Look, we get it. Motherhood is the land of stress and anxiety. And frankly, it makes sense to feel worried about the health and well-being of your tiny minions — especially when you realize that all women enter the profession of motherhood with few qualifications or experience. But if you feel anxious more often than not, you need to rein in your worries a little bit. Even if it's well-intentioned, unchecked anxiety can produce undesirable outcomes in your kids. Consider the following facts.
Let's do a little experiment — of all the worries you've had in the last 24 hours, how many have actually been realized? Probably very few, if any at all. Anxiety requires a huge amount of mental energy for a very small positive outcome. Not only that, hyper-vigilance against perceived threats can actually reduce your mental and emotional energy when real threats and worries arise. Your kids need you to be on top of your game for the real concerns of life, rather than wasting your energy on anxiety.
Kids are crazy perceptive of emotions, believe it or not. Even if you keep your anxiety inside, your kids can pick up on when you're feeling worried and overwhelmed. The end result of this perception, unfortunately, is that they will grow to hide their feelings and experiences when they anticipate that their honesty will increase your anxiety. If you want to provide your children with an open-door policy, they need to intrinsically understand that their life experiences won't derail you.
Every good mom wants her children to have a fantastic childhood. Unfortunately, kids are unable to fully enjoy their youth if they're cast in a family caretaking role. If your kids understand that you're a perpetual worrier, they will start to worry about you and try to take care of you.
This may seem a little harsh, but ongoing anxiety compels people to spend an inordinate amount of time keeping the worries of the world at bay. For moms, this may translate into a constant stream of thoughts about what she needs to do, where she needs to go, and how she can quash her fears in the moment. Even if all these thoughts are technically related to the kids, they're really about mom and what she requires to survive the present. As a result, an overly-anxious mom may entirely miss her child's feelings and real needs while she remains busy with her anxious thoughts and actions.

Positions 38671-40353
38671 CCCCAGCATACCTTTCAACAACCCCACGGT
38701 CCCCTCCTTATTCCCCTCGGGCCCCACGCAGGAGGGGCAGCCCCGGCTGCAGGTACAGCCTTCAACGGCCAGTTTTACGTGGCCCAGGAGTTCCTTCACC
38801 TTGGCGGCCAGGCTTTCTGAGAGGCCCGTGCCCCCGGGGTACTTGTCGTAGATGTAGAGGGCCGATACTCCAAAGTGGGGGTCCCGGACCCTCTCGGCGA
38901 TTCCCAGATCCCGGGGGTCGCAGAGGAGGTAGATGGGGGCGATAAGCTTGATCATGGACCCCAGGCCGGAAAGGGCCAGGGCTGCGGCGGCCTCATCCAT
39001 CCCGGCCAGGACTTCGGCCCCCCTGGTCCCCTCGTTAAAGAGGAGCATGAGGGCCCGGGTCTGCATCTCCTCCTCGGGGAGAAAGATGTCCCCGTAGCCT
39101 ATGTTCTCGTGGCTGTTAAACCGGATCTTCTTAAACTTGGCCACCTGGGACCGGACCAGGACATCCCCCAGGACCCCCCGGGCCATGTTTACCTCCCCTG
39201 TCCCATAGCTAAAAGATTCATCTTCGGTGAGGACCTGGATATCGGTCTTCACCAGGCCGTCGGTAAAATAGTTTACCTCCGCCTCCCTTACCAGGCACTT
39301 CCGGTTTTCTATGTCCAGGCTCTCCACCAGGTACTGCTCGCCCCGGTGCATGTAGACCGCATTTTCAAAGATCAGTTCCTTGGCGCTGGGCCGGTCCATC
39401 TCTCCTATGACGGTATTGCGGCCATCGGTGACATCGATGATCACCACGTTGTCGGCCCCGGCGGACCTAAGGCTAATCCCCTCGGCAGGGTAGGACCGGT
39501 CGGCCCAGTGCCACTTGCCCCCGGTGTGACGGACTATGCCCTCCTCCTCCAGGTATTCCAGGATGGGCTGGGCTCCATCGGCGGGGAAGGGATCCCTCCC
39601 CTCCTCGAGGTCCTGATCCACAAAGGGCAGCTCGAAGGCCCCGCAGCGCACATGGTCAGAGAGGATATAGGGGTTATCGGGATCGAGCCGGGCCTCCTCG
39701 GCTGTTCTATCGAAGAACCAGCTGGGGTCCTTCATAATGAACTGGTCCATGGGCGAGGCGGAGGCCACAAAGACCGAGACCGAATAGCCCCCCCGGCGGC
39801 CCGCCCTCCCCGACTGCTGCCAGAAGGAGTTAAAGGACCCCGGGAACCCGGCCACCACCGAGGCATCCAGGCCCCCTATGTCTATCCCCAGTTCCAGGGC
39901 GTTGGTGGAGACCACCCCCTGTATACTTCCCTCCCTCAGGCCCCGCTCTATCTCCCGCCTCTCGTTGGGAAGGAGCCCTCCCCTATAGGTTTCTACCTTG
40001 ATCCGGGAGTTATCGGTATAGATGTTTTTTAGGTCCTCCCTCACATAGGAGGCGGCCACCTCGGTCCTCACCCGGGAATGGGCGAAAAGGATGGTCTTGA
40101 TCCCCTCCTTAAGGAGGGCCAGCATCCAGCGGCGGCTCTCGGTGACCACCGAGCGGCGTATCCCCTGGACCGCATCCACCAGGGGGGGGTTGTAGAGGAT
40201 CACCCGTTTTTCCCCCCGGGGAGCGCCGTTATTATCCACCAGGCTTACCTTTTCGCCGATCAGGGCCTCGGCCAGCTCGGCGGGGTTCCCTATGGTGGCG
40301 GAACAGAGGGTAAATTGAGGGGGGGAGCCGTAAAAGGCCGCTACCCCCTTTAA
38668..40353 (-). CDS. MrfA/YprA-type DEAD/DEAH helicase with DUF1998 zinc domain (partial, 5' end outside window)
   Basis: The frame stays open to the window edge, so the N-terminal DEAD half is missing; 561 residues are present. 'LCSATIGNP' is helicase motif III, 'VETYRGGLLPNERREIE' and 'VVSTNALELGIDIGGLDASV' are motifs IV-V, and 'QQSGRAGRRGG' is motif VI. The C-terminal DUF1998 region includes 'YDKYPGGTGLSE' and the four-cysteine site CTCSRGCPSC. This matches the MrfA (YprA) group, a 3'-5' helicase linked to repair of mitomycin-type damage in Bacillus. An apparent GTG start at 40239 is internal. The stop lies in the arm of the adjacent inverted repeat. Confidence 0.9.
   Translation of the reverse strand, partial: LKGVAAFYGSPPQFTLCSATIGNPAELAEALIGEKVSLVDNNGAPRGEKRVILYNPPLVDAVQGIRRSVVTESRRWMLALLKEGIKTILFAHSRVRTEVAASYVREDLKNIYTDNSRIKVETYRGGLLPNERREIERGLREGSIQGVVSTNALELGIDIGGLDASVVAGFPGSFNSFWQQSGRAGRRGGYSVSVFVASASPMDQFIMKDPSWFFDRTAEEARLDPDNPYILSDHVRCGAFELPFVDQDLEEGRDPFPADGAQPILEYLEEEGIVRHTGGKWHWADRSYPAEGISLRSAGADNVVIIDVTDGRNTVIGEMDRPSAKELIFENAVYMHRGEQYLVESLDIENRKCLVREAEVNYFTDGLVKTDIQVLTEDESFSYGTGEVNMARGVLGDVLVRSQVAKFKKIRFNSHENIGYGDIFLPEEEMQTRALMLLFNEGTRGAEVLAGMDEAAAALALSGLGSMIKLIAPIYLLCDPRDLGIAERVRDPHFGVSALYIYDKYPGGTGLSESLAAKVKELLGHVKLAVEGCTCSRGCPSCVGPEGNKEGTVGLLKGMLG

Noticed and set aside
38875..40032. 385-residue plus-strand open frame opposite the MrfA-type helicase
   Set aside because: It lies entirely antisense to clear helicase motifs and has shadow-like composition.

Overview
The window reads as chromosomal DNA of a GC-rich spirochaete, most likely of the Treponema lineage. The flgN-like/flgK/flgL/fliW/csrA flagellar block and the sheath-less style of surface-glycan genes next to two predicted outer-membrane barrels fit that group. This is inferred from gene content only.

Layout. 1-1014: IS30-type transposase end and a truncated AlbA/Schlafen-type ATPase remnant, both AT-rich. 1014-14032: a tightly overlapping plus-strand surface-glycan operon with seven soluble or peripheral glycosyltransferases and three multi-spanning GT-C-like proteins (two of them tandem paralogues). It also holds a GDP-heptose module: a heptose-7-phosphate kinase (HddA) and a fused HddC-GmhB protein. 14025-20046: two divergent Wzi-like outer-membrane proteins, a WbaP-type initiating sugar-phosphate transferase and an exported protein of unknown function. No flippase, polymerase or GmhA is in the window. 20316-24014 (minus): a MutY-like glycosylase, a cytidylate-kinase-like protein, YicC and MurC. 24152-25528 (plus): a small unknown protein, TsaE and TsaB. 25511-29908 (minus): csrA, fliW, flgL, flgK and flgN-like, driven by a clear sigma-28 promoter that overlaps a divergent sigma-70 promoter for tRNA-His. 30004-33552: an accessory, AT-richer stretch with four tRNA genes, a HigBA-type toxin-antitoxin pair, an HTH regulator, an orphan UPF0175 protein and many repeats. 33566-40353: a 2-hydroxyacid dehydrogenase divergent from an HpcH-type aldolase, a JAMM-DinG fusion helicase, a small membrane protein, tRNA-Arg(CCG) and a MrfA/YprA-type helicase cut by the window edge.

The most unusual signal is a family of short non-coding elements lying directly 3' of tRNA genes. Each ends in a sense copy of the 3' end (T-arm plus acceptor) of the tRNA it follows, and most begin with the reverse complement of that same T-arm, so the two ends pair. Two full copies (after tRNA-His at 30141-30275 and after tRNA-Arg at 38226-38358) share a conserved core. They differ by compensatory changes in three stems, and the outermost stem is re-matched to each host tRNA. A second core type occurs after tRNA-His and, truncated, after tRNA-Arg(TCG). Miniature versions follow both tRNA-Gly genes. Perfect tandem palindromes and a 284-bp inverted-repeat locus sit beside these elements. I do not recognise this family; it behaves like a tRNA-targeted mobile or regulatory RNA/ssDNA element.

According to John Hopkins psychologist Dr. Golda Ginsburg, nearly 65 percent of children who live with an anxious parent meet the criteria for an anxiety disorder. While genetics likely play a role, it's hard to discount the evidence that anxiety can be a learned behavior in the home environment. Try to keep your anxiety under control so your kids don't learn to cope with the world through worry.
First of all, moms, please don't feel guilty about your anxiety. Guilt will only produce more worry. If you're feeling anxious all the time, try self-care strategies like exercise, yoga, prayer or going out with friends. If, however, your anxiety doesn't respond to self-care, you may want to reach out to your physician. Your doctor can give you a referral to a counselor or behavioral therapist, and may even recommend medication to help reduce your anxiety. There's no shame in asking for help, and your kids will certainly benefit from your bravery.
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